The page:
Image of a Venezuela SU-30 Flanker as it "aggressively shadowed" a U.S. EP-3 Aries II at an unsafe distance in international airspace over the Caribbean Sea July 19, jeopardizing the crew and aircraft. The EP-3 aircraft, flying a mission in approved international airspace was approached in an unprofessional manner by the SU-30 that took off from an airfield 200 miles east of Caracas. The U.S. routinely conducts multi-nationally recognized and approved detection and monitoring missions in the region to ensure the safety and security of our citizens and those of our partners. (Released by U.S. Southern Command)
Michael Wimbish/U.S. Southern Command/DVIDS
Image of a Venezuela SU-30 Flanker as it "aggressively shadowed" a U.S. EP-3 Aries II at an unsafe distance in international airspace over the Caribbean Sea July 19, jeopardizing the crew and aircraft. The EP-3 aircraft, flying a mission in approved international airspace was approached in an unprofessional manner by the SU-30 that took off from an airfield 200 miles east of Caracas. The U.S. routinely conducts multi-nationally recognized and approved detection and monitoring missions in the region to ensure the safety and security of our citizens and those of our partners. (Released by U.S. Southern Command)
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(CNN) —  

A Venezuelan fighter aircraft recently made an “unsafe approach” to a US Navy aircraft flying in international airspace, “endangering the safety of the crew and jeopardizing” the aircraft’s mission, the US military said Sunday.

The incident, which occurred on Friday, involved a “Russian-made” SU-30 Flanker Venezuelan fighter aircraft and a US Navy EP-3 Aries II aircraft conducting a “detection and monitoring” mission, US Southern Command said in a statement. In a Sunday tweet, the Southern Command said the incident happened in international airspace over the Caribbean Sea.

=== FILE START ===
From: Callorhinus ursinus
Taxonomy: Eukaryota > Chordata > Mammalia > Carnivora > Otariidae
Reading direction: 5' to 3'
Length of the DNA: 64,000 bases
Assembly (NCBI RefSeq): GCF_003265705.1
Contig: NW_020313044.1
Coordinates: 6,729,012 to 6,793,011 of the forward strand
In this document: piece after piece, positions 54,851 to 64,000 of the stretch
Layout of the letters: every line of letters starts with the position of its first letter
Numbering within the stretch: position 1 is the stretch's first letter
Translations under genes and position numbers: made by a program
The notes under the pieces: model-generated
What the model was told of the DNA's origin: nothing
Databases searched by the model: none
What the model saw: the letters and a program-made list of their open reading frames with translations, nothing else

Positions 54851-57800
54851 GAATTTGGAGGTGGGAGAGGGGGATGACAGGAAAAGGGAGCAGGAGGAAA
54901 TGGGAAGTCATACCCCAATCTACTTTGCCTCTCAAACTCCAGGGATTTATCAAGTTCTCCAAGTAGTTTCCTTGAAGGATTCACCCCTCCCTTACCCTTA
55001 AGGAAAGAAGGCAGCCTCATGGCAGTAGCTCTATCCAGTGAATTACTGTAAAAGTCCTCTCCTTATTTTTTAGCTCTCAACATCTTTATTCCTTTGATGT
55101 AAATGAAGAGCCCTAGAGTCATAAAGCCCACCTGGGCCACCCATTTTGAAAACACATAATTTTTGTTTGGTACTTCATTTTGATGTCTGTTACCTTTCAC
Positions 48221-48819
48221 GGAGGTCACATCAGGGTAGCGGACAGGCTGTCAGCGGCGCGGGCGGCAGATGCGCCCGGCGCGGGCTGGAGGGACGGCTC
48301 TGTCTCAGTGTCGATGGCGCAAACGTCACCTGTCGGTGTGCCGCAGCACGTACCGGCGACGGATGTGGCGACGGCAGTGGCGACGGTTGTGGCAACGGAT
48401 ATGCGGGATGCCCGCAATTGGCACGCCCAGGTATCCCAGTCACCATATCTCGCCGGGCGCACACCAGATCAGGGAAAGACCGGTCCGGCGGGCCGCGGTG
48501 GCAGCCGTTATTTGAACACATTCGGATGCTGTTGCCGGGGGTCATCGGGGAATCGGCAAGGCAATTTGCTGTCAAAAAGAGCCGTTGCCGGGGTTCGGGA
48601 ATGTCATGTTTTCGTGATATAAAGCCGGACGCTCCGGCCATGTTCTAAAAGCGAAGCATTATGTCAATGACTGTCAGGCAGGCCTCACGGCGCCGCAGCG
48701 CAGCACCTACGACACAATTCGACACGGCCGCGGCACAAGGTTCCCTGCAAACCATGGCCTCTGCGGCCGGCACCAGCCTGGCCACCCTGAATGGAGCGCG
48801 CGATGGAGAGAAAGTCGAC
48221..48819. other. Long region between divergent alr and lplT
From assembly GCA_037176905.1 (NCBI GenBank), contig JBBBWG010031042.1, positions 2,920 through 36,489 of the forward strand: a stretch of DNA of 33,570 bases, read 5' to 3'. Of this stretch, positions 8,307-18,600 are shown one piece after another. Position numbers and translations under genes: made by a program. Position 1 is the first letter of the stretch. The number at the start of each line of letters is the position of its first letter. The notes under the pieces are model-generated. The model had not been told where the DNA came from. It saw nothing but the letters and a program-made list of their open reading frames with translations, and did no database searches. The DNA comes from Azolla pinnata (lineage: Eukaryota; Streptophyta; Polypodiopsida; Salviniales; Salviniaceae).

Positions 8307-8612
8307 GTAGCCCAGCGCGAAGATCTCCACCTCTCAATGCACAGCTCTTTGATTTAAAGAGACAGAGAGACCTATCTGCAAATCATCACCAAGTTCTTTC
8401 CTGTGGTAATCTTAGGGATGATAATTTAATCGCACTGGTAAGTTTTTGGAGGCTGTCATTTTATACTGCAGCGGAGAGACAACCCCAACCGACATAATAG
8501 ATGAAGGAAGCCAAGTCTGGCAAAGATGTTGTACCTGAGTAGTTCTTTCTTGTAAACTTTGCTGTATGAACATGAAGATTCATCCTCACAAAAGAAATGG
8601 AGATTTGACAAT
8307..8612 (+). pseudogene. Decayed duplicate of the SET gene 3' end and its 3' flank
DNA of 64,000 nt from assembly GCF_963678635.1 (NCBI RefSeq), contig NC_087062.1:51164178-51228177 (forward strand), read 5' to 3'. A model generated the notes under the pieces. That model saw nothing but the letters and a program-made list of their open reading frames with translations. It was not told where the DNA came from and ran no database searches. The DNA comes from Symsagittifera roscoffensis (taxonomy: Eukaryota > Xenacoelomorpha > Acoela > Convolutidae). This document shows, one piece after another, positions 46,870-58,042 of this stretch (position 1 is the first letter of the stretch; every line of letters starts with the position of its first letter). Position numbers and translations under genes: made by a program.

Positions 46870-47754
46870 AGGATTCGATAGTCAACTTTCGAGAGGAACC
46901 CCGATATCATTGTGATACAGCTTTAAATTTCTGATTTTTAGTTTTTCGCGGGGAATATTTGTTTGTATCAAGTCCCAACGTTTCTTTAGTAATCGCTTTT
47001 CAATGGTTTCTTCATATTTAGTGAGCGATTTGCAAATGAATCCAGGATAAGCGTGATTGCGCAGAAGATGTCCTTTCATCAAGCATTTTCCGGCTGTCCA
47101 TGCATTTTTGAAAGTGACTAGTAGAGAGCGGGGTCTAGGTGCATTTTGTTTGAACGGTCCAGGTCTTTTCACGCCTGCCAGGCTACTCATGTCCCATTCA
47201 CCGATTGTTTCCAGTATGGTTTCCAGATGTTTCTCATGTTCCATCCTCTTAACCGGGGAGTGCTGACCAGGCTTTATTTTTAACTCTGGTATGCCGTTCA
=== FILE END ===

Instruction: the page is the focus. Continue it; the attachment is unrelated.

“After reviewing video documentation, we have determined the Russian-made fighter aggressively shadowed the EP-3 at an unsafe distance in international airspace for a prolonged period of time, endangering the safety of the crew and jeopardizing the EP-3 mission,” the statement read.

Venezuela’s military weighed in Sunday, denouncing the US aircraft for violating “security of air operations and international treaties.”

The military reported that Venezuelan strategic high command “proceeded to intercept the aircraft through two airplanes of the Bolivarian Air Force with the intention of applying the international protocols established by the International Civil Aviation Organization (ICAO). As the US aircraft did not comply with such protocols, it was forced to vacate (the Venezuelan airspace).”

The incident comes several months after Venezuelan President Nicolas Maduro became engaged in a power struggle with opposition leader and self-declared interim president of Venezuela Juan Guaido, who the US has thrown support behind.

Southern Command said in its statement that the “Maduro regime continues to undermine internationally-recognized laws and demonstrate its contempt for international agreements authorizing the U.S. and other nations to safely conduct flights in international airspace.”

“Despite the Venezuelan people’s suffering, his nation’s vital infrastructure crumbling, and children starving, Maduro chooses to use his country’s precious resources to engage in unprovoked and unjustified acts,” the Southern Command said.

According to Venezuela, more than 76 US aircraft have attempted to enter Venezuelan airspace in 2019.

Last month, a Russian aircraft intercepted a US aircraft flying in international airspace over the Mediterranean Sea three times in just under three hours. And in May, the US intercepted two Russian bombers and fighter jets off the coast of Alaska over the course of two days.

Stefano Pozzebon in Caracas, Venezuela, contributed to this report.